IT’S strange how often our mental impressions of people turn out to be wrong. I must have seen dozens of photographs of Simon Wiesenthal and the image I had of him, from all
had read and heard, was of someone haunted and implacable, humourless, gaunt with worry and exhaustion. In Richard Trank’s intensely moving documentary it’s as if I were seeing Wiesenthal for the first time: portly, jovial, with his balding pate and avuncular moustache. The dark eyes are alive with youthful energy.
Ben Kingsley, who played Wiesenthal in a television movie in 1989, noted a characteristic gesture: the open palm drawn across eyes and forehead. For Kingsley that movement said everything there was to know about the man: an unfathomable grief and an indomitable strength in the face of weariness or despair.
Wiesenthal survived life in a Nazi concentration camp to embark on his great post- war crusade: the identification and tracking down of Nazi war criminals, many of whom were leading respectable lives as businessmen or hiding in South America. Wiesenthal is said to have traced about 1100 of them and brought many to justice.
For most of his life he worked in a little office in Vienna, searching through endless documents. When his health failed in 2002, he continued working from home until he died, aged 96, in 2005. ‘‘ I’m a survivor,’’ he insisted, ‘‘ not a hero.’’ To be a survivor was the greatest of all privileges.
Trank’s film recalls Wiesenthal’s achievements and gives a rounded portrait of the man. It also serves as a reminder of the evils of the Nazi regime. I have seen many films of the death camps, but no images quite as horrible as these. Some of the archival footage has not been shown before and much of it is unbearably painful. It was the knowledge of these horrors that drove Wiesenthal’s lifelong labours of investigation. As his wife once said: ‘‘ For us the war never ended.’’
Born to Jewish parents in a Polish village, Wiesenthal escaped death in Mauthausen concentration camp. Among the sights he witnessed were Jewish prisoners hurled to their deaths in their hundreds from a cliff top for the amusement of visiting Nazi bigwigs.
But he wasn’t idle during his captivity. He drew pictures of much that he saw and in the weeks after his liberation compiled a document listing Nazi crimes, names of killers and victims, dates and descriptions. It was the first witness dossier of Nazi atrocities. More than anyone else, Wiesenthal established the modern concept of war crimes and the need for a permanent international tribunal to deal with them.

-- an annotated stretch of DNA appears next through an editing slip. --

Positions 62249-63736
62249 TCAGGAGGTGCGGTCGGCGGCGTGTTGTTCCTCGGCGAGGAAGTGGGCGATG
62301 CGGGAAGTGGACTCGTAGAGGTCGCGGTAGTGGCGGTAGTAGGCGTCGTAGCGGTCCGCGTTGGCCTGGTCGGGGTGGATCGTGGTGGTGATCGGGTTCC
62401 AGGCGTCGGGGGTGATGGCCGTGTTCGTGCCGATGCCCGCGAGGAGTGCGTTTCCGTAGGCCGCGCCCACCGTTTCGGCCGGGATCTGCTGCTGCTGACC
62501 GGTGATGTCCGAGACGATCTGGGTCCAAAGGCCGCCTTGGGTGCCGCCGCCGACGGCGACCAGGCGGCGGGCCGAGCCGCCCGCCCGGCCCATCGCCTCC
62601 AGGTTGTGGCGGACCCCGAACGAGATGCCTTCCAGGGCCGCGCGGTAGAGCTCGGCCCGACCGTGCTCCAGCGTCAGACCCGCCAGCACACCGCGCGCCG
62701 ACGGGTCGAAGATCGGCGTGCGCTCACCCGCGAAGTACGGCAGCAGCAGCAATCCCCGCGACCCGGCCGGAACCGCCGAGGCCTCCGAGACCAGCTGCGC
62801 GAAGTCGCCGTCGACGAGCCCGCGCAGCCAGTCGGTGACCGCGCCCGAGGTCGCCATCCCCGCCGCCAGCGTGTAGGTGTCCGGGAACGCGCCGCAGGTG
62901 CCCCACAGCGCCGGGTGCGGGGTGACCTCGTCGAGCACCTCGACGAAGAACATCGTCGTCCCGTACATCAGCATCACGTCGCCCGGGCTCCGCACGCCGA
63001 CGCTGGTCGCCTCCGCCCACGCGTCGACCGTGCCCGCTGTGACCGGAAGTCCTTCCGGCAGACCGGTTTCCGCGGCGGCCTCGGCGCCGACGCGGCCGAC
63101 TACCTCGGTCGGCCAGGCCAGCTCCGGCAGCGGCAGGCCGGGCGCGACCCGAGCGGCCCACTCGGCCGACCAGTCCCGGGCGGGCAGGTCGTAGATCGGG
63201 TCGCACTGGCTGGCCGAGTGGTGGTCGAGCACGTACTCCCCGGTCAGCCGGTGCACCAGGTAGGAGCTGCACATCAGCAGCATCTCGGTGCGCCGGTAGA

Trank’s film is chiefly a record of Wiesenthal’s investigations: measured and sober, with a clear and unobtrusive narration by Nicole Kidman.
Though his methods were dogged and meticulous, many of his greatest successes owed something to chance. Adolf Eichmann, the SS bureaucrat who supervised Adolf Hitler’s final solution, lived for a time after the war near Wiesenthal in Vienna, where he was spotted one day by Wiesenthal’s landlady. ( Eichmann later fled to Argentina and was tracked down after photos of his father’s funeral were procured by Wiesenthal and passed to Israeli intelligence.)
Frederick Forsyth recalls how the film of his book The Odessa File was screening at a cinema in Paraguay when someone in the audience recognised the Nazi fugitive Edward Roschmann and passed the word to Wiesenthal’s office.
Other fascinating stories are recounted: how the inventor of the Nazi gas vans was traced to Santiago but died before he could be tried; how another death camp commandant was arrested in Brazil and released on a technicality ( he killed himself soon afterwards); how one of the worst and most sadistic female guards married a GI after the war and was traced to New York.
Wiesenthal emerges as neither a fanatic nor an avenger but as a staunch believer in justice. He recognised that without justice there could be no end to guilt. This led him to defend former UN secretary- general Kurt Waldheim, whose Nazi connections, he insisted, were not so bad that he deserved to be condemned out of hand. For this he was criticised by his own supporters.
As memories of the war faded his task grew harder. Witnesses were dispersing, Nazi suspects were being released by the Allied authorities and US interests were more focused on the Cold War.
Wiesenthal was accused of holding out false hope when he claimed that Josef Mengele, the Nazi doctor notorious for experiments on death camp inmates, was hiding in Paraguay. With Holocaust denial on the rise, Wiesenthal desperately wanted Mengele put on trial. ( It emerged later that he had died in Brazil in 1979.)
Trank has given us a film replete with horrors but rich in hope and compassion. The recollections of Wiesenthal’s daughter Pauline are especially poignant. For Wiesenthal, life had its consolations. He was grateful that his mother died during transportation to the death camps and was spared the indignity of the gas chamber. That small mercy was something of a miracle. His own survival was another. On his 90th birthday his friends gave him a splendid kosher meal at the Imperial Hotel in Vienna, once the favoured residence of Hitler and the Nazi hierarchy. He rejoiced in the irony of it all.
‘‘ If a Jew doesn’t believe in miracles, he is not a realist,’’ Wiesenthal once said. For me the miracle was his life and work. If it is possible for a film to do justice to such a man, this one succeeds magnificently.
Justice, not revenge: Simon Wiesenthal dedicated his life to tracking down war criminals